Soft Maple Tree Information

Images of Soft Maple:

Soft Maple grows in the following 37 states and provinces:

Alabama, Arkansas, Connecticut, Delaware, Florida, Georgia, Illinois, Indiana, Iowa, Kansas, Kentucky, Louisiana, Maine, Maryland, Massachusetts, Michigan, Minnesota, Mississippi, Missouri, Nebraska, New Hampshire, New Jersey, New York, North Carolina, North Dakota, Ohio, Oklahoma, Ontario, Pennsylvania, Rhode Island, South Carolina, South Dakota, Tennessee, Vermont, Virginia, West Virginia, Wisconsin

Information about Soft Maple:

More information about Soft Maple may be found here.

The Acer Saccharinum is commonly known as the Silver Maple as well as Soft Maple.

The currently accepted scientific name for silver maple is Acer saccharinum L. (Aceraceae) . There are no currently accepted infrataxa. Hybrids (A. xfremanii Murr.) with red maple (A. rubrum) have been reported .

The range of silver maple extends from New Brunswick to west to northern Michigan, northern Wisconsin and northern Minnesota; south to southeastern South Dakota and eastern Oklahoma; east to northern Georgia; and north through western South Carolina and western North Carolina to Maine.  It is found in northwestern Florida on the Apalachicola and Choctawhatchee rivers but is not otherwise found on the Gulf or Atlantic Coastal Plain .

Silver maple is a dominant canopy species only in streamside communities and lake fringes, and occasionally in swamps, gullies, and small depressions of slow drainage .  The elm-ash-cottonwood type is defined as bottomland forest in which elms (Ulmus spp.), green ash (Fraxinus pennsylvanica), eastern cottonwood (Populus deltoides), silver maple, or red maple comprise a plurality of the stocking . Silver maple and/or American elm (Ulmus americana) are usually the dominant tree species in southern Wisconsin floodplain forests .  In Illinois, silver maple was the leading dominant on floodplain sites that were flooded at least 25 percent of the time.  With increased elevation other species increased, although silver maple continued to be dominant on sites that were flooded 3 to 5 percent of the time.  Silver maple, sycamore (Platanus occidentalis), and green ash communities occurred at the lowest elevations; silver maple, sycamore, green ash, American elm, hackberry (Celtis occidentalis), and other species were found at higher elevations .  In central New York, silver maple-green ash swamps are relatively low in species diversity and density .  Silver maple dominance decreases with decreasing latitude; it is relatively rare in many southern floodplain forests . In the Central Forest Region (as defined by the Society of American Foresters ), understory associates of silver maple include willows (Salix spp.), redberry elder (Sambucus pubens), red-osier dogwood (Cornus sericea), and greenbriers (Smilax spp.).  In the Northern Forest Region associates include swamp white oak (Quercus bicolor), sycamore, pin oak (Quercus palustrus), black tupelo (Nyssa sylvatica), and eastern cottonwood.  In New England and eastern Canada, associates include sweet birch (Betula lenta), paper birch (B.  papyrifera), and gray birch (B. populifolia).  In New York, associates include white ash (Fraxinus americana), slippery elm (Ulmus rubra), rock elm (U. thomassii), yellow birch (B. allegheniensis), black tupelo, sycamore, eastern hemlock (Tsuga canadensis), bur oak (Q. macrocarpa), and swamp white oak . In the elm-ash-cottonwood type, other associates include black willow (Salix niger), boxelder (Acer negundo), and sycamore . Silver maple is listed as a dominant or codominant species in the following publications: 1) Composition and environment of floodplain forests of northern        Missouri 2) Wetland forests of Tompkins County, New York 3) Community analysis of the forest vegetation in the lower Platte        River Valley, eastern Nebraska 4) A classification of mature forests on Long Island, New York 5) Ecological communities of New York State 6) The natural forests of Maryland: an explanation of the vegetation map        of Maryland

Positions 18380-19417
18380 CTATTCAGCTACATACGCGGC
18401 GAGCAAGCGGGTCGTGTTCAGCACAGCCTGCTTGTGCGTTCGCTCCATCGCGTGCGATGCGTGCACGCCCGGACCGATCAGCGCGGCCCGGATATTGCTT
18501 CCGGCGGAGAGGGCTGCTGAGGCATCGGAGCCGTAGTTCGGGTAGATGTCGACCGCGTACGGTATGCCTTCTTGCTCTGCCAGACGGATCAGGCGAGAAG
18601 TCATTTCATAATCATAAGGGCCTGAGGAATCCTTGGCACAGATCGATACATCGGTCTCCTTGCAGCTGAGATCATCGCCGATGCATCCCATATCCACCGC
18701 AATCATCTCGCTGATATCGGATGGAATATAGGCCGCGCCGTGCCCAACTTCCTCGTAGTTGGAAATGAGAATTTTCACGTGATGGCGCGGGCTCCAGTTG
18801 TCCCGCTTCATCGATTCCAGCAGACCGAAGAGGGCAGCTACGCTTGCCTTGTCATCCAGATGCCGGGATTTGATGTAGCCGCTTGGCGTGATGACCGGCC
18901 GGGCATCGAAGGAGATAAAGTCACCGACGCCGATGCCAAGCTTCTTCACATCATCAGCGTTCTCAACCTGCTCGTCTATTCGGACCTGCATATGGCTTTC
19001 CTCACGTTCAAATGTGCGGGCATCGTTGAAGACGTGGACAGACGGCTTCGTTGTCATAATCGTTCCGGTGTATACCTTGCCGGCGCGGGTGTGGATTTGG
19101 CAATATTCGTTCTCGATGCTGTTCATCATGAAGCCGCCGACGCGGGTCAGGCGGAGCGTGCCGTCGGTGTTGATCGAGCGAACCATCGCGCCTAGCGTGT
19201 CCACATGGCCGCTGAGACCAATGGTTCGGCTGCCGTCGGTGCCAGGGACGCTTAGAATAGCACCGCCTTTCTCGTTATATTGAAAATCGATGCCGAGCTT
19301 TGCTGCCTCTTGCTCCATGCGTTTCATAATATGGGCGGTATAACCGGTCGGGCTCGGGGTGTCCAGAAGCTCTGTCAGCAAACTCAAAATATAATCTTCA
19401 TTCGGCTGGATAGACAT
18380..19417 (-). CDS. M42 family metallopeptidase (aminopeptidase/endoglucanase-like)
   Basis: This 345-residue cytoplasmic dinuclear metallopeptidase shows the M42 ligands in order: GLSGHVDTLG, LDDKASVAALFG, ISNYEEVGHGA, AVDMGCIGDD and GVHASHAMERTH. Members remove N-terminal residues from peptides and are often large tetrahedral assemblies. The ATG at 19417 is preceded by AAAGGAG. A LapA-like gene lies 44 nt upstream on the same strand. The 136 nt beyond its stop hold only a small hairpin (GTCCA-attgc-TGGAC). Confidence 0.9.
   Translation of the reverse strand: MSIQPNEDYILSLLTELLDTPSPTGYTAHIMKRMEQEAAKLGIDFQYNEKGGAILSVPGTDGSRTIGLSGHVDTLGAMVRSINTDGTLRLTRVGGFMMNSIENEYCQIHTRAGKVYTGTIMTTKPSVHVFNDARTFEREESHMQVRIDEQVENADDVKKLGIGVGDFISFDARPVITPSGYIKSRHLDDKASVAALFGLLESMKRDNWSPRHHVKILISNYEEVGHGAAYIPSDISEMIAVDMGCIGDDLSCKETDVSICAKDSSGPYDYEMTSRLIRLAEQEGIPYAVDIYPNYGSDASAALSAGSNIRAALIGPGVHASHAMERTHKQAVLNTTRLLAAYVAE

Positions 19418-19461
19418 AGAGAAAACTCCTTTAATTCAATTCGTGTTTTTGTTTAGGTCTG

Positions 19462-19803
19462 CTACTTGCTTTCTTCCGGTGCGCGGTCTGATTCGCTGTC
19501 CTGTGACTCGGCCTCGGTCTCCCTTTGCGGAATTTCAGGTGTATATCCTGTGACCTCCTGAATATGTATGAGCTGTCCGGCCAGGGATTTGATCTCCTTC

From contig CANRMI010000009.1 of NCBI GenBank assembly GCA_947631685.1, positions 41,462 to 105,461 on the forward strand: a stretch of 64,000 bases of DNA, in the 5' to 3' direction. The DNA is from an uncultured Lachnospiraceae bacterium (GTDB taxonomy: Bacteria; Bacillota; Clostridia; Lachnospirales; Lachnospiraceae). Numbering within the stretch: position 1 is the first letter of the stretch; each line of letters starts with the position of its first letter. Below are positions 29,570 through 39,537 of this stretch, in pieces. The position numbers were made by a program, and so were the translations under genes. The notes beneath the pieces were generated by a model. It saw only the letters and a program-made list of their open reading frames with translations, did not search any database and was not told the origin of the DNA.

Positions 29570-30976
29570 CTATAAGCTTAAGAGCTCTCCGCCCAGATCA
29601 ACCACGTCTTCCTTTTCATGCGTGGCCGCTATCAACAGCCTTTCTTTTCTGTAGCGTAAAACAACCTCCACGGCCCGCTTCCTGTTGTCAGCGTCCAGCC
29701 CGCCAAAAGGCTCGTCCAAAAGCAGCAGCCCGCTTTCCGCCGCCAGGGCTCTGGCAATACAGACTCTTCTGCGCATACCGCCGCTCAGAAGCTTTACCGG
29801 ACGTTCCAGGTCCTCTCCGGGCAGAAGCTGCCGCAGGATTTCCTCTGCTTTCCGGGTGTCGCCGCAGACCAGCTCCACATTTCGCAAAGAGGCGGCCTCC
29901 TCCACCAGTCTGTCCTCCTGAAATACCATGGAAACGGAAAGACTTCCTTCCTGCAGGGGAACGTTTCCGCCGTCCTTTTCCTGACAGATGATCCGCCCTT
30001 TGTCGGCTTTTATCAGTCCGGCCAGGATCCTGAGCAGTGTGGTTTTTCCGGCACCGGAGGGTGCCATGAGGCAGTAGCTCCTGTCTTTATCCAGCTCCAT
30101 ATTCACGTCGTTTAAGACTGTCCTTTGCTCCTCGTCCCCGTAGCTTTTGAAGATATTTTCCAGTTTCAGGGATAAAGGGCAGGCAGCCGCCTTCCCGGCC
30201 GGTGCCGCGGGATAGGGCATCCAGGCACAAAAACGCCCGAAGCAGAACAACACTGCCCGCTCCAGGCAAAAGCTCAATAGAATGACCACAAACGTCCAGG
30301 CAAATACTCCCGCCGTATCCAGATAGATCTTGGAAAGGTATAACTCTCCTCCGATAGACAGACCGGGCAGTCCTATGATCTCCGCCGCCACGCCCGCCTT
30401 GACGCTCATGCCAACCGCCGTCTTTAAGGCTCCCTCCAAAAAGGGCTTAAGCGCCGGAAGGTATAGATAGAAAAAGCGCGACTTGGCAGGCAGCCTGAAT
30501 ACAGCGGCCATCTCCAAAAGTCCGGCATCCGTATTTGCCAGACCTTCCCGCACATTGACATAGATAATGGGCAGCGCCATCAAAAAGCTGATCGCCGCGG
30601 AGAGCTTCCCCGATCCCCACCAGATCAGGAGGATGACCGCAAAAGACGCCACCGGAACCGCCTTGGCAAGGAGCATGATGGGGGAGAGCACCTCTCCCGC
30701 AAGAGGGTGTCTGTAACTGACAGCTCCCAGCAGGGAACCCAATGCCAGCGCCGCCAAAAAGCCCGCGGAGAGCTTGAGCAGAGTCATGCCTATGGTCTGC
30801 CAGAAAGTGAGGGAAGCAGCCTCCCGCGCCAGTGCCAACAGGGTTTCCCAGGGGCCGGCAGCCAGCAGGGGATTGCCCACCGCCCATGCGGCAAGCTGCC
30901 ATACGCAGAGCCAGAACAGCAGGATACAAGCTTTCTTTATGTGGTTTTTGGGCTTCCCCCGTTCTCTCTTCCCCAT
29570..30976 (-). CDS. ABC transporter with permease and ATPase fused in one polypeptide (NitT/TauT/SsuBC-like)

Some of the information provided here is attributed to:Sullivan, Janet. 1994. Acer saccharinum. In: Fire Effects Information System, [Online]. U.S. Department of Agriculture, Forest Service, Rocky Mountain Research Station, Fire Sciences Laboratory (Producer). , available at the USDA Fire Effects Information System (FEIS) website